The basis for that assessment comes from a 1998 study from CHI Research. The study suggests that such technology indicators do indeed predict higher stock performance down the road. CHI, which primarily uses technology patents as a benchmark, found that patent citation indicators are significantly associated with subsequent stock prices and returns. Just how significant? CHI finds that companies that perform well on two indicators — the Current Impact Index, an indicator of highly cited, high-impact technology, and Science Linkage which measures the closeness of a company's patents to basic research — have 25% higher market-to-book (M/B) ratios than companies that score below the median on both indicators.
CHI has observed "median portfolio stock returns with a 37% higher return for the companies above median in both indicators, compared with companies below median in both."
According to CHI, the key to tying company performance and technology partnerships together is to look at patents — the more of them, the higher the stock price. To extrapolate, the more technology partnerships, the higher the likelihood of patents — and a rising stock price.
Lots. Obviously, it would help if more statistical evidence existed showing the relationships between technology alliances and higher stock price. That said, anyone walking into this debate with a preconceived notion that the two themes go hand in hand can take some comfort in the CHI study.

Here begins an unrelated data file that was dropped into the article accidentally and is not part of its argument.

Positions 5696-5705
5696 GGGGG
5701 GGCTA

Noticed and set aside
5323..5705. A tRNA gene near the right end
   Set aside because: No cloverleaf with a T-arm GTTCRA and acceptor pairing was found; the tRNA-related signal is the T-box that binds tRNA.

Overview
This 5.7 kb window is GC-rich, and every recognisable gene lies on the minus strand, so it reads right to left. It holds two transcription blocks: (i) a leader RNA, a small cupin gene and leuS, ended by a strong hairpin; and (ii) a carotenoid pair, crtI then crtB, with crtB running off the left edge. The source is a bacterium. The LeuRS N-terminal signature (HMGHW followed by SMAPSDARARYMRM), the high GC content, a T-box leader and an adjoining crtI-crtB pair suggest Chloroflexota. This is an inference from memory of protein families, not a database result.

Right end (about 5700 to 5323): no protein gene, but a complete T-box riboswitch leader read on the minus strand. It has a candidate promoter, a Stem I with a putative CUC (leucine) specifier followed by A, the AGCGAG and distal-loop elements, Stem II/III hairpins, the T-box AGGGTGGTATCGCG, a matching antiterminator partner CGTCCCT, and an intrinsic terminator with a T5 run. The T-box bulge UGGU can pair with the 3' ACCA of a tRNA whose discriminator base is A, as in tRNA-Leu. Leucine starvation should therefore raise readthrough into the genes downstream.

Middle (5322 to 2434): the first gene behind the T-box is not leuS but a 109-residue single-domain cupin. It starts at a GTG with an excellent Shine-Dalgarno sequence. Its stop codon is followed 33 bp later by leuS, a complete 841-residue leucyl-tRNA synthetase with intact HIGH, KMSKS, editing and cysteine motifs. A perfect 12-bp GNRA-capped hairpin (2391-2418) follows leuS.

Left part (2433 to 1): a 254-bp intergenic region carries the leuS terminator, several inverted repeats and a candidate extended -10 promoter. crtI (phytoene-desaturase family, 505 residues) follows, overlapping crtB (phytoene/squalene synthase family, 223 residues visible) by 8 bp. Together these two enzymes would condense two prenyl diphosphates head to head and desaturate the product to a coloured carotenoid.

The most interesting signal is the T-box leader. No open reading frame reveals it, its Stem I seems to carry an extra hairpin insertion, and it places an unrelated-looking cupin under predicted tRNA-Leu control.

Couple that with the granddaddy of all we-don't-knows — future stock market performance — and it's obvious that while we are onto something here, we need to know more.
Here's the kicker. How will ancillary news and events impact biopharm technology partnerships and, subsequently, biopharm stock prices?
Take President George W. Bush's expanded prescription drug coverage for Medicare recipients. Already we're seeing the stock prices of some industry heavy-hitters like Pfizer (NYSE: PFE), Incyte (NASDAQ: INCY), and Cellegy Pharmaceuticals (NASDAQ: CLGY) come roaring out of the gate in 2004. We're also seeing key benchmark indexes, like the Amex Biotechnology Index and the Amex Pharmaceutical Index gaining early in the year.
Will biopharm industry firms cast their technology nets wider to find more partners and better solutions in anticipation of the billions of dollars Uncle Sam will be spending on prescription drugs in the coming years? You'd think so, but we don’t know if the Wall Street pundits are right and that a stock market correction looms later in 2004. And if the Federal Reserve raises interest rates and halts all that big-ticket consumer spending, later could come a lot sooner for the stock market. Heck, even Goldman Sachs uber-optimist Abby Joseph Cohen says she's not as bullish in 2004 as she was last year. If the market suffers a correction, there's less money for technology investments and less money for technology partnerships.
So, the best answer I can come up with regarding the impact of technology partnerships on biopharm companies — and whether or not to act on them — is a cautious "yellow light." If the alliance makes sense and each company has a history of developing patents from such alliances, a little cherry-picking may well be in order.
And, most of all, always remember that value is in the eye of the beholder. So look closely at the details — because not all beholders will be right in the long run. If you follow the instincts of the herd you'll soon find that your investment portfolio may require the services of a preacher — and an undertaker, too.